In Israel, unlikely bedfellows are set to give government a go-together. The centre-left Labour Party has backed its leader Ehud Barak’s decision to join forces with right-wing Prime Minister-designate Benjamin Netanyahu.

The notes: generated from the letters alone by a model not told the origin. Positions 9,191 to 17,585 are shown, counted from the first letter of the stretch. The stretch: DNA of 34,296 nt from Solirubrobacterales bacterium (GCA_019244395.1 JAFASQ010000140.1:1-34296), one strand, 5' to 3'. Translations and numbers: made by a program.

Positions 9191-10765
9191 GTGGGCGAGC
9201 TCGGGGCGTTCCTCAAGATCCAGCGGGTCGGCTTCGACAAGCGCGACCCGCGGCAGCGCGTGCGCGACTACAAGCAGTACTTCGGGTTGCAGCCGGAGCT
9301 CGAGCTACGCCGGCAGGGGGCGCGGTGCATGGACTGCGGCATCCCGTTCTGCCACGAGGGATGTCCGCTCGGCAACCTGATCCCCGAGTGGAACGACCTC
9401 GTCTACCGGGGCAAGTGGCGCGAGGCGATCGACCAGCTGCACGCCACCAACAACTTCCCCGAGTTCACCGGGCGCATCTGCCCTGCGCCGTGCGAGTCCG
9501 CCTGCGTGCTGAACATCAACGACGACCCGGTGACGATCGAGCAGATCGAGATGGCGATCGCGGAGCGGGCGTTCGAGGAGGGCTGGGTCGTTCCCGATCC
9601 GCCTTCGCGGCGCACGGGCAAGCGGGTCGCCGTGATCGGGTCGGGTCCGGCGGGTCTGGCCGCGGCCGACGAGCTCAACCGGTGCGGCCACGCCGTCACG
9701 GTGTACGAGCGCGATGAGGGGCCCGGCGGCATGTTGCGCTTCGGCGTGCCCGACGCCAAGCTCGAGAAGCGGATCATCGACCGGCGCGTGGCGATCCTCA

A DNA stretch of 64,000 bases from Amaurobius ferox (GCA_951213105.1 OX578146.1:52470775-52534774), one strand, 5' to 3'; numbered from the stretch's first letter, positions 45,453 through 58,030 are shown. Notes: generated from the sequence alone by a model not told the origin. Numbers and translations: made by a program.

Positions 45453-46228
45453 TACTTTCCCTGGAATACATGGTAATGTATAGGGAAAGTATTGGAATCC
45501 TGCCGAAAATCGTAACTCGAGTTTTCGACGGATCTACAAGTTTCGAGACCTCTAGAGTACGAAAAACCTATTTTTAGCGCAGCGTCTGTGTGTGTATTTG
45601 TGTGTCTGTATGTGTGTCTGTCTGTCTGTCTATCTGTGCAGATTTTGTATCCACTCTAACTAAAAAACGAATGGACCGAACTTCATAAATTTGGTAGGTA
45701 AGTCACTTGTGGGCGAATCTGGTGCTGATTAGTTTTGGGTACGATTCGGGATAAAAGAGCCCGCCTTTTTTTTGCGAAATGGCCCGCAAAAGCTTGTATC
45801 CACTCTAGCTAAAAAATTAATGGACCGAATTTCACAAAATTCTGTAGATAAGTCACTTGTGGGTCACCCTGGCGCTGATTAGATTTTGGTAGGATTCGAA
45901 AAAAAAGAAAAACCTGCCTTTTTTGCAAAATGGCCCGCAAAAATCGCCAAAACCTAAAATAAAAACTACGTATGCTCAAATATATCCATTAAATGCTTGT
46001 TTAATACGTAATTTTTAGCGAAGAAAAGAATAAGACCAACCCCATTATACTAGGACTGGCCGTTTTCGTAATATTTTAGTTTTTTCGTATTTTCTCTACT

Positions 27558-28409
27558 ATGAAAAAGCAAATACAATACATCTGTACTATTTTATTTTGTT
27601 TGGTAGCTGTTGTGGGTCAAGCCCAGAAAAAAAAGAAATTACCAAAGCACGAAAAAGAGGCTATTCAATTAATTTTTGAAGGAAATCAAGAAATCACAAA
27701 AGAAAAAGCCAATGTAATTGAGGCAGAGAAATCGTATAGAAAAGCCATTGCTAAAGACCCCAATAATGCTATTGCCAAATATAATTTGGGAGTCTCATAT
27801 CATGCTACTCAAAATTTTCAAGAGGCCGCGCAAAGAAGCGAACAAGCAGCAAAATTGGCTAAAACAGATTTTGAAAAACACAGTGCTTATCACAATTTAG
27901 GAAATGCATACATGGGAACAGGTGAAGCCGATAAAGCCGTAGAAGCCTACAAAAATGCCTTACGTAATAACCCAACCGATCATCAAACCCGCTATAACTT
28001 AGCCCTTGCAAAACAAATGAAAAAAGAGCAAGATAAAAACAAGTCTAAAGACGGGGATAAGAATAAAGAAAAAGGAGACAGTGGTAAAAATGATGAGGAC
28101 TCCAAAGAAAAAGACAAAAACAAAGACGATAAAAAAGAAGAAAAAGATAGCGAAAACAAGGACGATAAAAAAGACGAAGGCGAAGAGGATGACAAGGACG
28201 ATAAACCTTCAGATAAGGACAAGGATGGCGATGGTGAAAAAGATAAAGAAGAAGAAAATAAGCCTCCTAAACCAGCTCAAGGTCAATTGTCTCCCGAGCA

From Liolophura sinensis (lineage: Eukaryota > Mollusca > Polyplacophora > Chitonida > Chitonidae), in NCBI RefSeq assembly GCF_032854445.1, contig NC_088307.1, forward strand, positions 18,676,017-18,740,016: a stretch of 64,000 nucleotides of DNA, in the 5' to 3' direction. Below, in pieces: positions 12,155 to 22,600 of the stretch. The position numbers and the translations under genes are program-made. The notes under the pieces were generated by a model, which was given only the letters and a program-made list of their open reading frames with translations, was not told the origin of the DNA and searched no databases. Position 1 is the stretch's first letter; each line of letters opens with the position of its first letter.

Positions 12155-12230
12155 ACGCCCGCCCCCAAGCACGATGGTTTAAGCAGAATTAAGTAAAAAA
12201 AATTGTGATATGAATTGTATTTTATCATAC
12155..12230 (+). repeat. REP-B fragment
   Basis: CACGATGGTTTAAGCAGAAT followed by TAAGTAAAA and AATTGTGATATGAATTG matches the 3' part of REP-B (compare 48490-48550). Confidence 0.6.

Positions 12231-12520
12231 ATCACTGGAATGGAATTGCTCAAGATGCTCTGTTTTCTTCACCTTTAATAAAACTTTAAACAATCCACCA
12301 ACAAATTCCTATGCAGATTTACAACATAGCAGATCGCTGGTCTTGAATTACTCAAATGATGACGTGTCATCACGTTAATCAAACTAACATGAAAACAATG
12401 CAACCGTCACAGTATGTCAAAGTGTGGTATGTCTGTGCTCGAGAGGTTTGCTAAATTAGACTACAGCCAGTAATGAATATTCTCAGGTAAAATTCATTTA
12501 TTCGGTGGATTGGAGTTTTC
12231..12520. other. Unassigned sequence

The pair had struck a draft coalition deal and now Barak has convinced his party to climb on board. At an extraordinary congress in Tel Aviv, deeply divided delegates voted on whether to join a Likud-led administration. Their approval means Barak is set to remain as defence minister. But many in Labour prefer opposition to allying themselves with a government whose foreign minister would be Avigdor Lieberman. His ultranationalist Israel is Our Home Party and the Orthodox Jewish Shas Party had already been signed up by Netanyahu. But, while enlisting these partners to govern Israel, he had made it clear he preferred a broad-based coalition.